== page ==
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Nearly 2,000 people become U.S. citizens in St. Paul

Thousands of new Americans were naturalized in two ceremonies at St. Paul RiverCentre on Wednesday. In 2018, the number of people across the nation who became citizens reached a five-year high.
Nearly 2,000 Minnesotans take the oath of allegiance during a naturalization ceremony at the St. Paul RiverCentre on Wednesday. Elizabeth Shockman | MPR News

Nearly 2,000 Minnesotans from 93 countries on Wednesday raised their right hands and promised their allegiance to the United States at a pair of swearing-in ceremonies in St. Paul.

 

The newly naturalized included Israel Pinner, originally of Mexico. The 31-year-old’s family was granted asylum when he was 5.

 

Pinner said the right to vote motivated him to start the process of applying for citizenship.

 

“I’m not going to get political or anything, but it is important that communities come together that if we do want to see change that we put our voice out there, that we put our ballots out there,” Pinner said.

 

The number of people becoming citizens in this country reached a five-year high in fiscal year 2018. Roughly 757,000 took the oath of allegiance in fiscal year 2018 — a 16 percent increase over four years, according to a recent report from U.S. Citizenship and Immigration Services. More than 9,400 of those naturalized in 2018 were Minnesotans.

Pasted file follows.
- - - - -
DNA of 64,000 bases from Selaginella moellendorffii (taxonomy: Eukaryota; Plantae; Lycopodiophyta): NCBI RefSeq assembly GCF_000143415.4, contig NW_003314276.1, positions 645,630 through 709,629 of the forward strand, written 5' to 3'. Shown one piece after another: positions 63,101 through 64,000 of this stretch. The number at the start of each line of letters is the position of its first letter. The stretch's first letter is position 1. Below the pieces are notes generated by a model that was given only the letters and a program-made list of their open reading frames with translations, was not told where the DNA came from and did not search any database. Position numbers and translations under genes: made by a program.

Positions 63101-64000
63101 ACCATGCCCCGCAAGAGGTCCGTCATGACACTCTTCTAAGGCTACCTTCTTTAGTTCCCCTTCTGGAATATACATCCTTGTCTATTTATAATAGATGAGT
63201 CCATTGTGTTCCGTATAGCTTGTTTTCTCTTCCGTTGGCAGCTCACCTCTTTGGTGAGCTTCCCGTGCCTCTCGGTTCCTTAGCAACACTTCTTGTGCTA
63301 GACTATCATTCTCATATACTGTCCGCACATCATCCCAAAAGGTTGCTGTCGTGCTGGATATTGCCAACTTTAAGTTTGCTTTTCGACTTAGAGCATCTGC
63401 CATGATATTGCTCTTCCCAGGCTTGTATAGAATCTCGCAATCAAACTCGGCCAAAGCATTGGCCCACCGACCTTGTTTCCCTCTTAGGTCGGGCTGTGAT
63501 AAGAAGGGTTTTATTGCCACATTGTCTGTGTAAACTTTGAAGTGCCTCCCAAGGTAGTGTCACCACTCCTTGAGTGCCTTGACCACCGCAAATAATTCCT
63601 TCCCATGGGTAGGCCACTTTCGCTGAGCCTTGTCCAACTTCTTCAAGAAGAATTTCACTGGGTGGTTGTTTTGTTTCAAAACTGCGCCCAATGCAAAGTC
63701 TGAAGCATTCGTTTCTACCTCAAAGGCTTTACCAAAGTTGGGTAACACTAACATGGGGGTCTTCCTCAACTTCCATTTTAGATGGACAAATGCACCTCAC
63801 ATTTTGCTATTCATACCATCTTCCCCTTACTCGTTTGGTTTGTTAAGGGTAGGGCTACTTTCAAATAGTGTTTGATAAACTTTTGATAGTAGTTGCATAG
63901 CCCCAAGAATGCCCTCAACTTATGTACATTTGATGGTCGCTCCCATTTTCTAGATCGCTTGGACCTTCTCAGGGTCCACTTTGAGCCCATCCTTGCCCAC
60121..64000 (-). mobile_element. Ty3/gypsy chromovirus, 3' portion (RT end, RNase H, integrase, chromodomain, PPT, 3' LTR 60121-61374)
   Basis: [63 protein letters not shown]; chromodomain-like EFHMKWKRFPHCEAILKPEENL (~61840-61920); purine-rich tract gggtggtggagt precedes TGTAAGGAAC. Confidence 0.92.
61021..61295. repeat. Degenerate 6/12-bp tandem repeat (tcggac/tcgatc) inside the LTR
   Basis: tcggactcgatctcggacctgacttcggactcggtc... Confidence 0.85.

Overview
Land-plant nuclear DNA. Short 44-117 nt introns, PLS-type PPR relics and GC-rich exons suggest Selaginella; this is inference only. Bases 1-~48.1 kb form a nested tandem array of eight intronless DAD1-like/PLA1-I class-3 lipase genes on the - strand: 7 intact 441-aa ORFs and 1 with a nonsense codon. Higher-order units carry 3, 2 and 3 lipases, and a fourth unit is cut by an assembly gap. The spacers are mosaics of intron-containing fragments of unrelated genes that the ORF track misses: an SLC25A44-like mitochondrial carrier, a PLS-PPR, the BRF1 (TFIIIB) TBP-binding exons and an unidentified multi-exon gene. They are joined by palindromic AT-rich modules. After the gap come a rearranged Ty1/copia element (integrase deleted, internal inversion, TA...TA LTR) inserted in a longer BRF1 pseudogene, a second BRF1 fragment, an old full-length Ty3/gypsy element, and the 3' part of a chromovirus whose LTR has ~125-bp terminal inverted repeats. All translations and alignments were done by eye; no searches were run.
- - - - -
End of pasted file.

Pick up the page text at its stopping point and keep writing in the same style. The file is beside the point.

On Wednesday morning at the St. Paul RiverCentre, the new citizens in St. Paul heard a lot about their new responsibilities from both St. Paul Mayor Melvin Carter and federal bankruptcy Judge Michael E. Ridgway, who led the ceremony.

 

”You will become another part of the huge pattern of humanity that the United States has always been in all of its designs and colors and beauties,” Ridgway told the crowd.

 

As in other recent naturalization ceremonies in Minnesota, this one skipped playing President Trump’s 90-second recorded video message congratulating the new citizens. A spokesperson for the federal courts in Minnesota told Sahan Journal last month that she was not aware of a Minnesota federal judge who is showing the video, though it’s unclear why.

 

Ravinder Singh, who first came to the country with an employment H-1B visa, shared his excitement with a few other friends. They, too, were from India and became citizens at the same ceremony. Singh said traveling will be much easier now with a U.S. passport.

 

“Finally made it,” he said with a smile.

Riham Feshir is a senior reporter at MPR News covering race, class and communities. Feshir is the co-creator of 74 Seconds, an innovative podcast that covered the first-ever trial of a Minnesota police officer charged in an on-duty death. Her work on the podcast won national awards, including a Peabody, Livingston and Third Coast Best Documentary. Feshir’s work focuses on important issues related to immigration policy, race and the growing diverse population of Minnesota.

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